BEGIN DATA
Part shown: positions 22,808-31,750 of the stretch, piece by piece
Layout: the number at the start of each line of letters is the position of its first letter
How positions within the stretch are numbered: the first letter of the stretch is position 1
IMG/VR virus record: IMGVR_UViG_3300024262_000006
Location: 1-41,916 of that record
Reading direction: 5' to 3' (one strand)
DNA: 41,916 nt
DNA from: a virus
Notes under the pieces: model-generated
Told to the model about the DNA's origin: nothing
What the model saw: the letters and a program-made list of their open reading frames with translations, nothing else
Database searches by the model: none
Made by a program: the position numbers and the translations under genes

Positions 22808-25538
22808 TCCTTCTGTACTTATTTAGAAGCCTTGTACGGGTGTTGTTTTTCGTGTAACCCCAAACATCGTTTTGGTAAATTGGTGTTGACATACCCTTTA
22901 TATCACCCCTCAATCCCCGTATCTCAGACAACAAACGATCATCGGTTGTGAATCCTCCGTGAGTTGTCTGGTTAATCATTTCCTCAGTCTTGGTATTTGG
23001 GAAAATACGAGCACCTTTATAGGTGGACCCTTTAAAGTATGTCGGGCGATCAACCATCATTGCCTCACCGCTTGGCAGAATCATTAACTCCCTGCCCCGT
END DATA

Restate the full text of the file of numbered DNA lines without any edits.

Part shown: positions 22,808-31,750 of the stretch, piece by piece
Layout: the number at the start of each line of letters is the position of its first letter
How positions within the stretch are numbered: the first letter of the stretch is position 1
IMG/VR virus record: IMGVR_UViG_3300024262_000006
Location: 1-41,916 of that record
Reading direction: 5' to 3' (one strand)
DNA: 41,916 nt
DNA from: a virus
Notes under the pieces: model-generated
Told to the model about the DNA's origin: nothing
What the model saw: the letters and a program-made list of their open reading frames with translations, nothing else
Database searches by the model: none
Made by a program: the position numbers and the translations under genes

Positions 22808-25538
22808 TCCTTCTGTACTTATTTAGAAGCCTTGTACGGGTGTTGTTTTTCGTGTAACCCCAAACATCGTTTTGGTAAATTGGTGTTGACATACCCTTTA
22901 TATCACCCCTCAATCCCCGTATCTCAGACAACAAACGATCATCGGTTGTGAATCCTCCGTGAGTTGTCTGGTTAATCATTTCCTCAGTCTTGGTATTTGG
23001 GAAAATACGAGCACCTTTATAGGTGGACCCTTTAAAGTATGTCGGGCGATCAACCATCATTGCCTCACCGCTTGGCAGAATCATTAACTCCCTGCCCCGT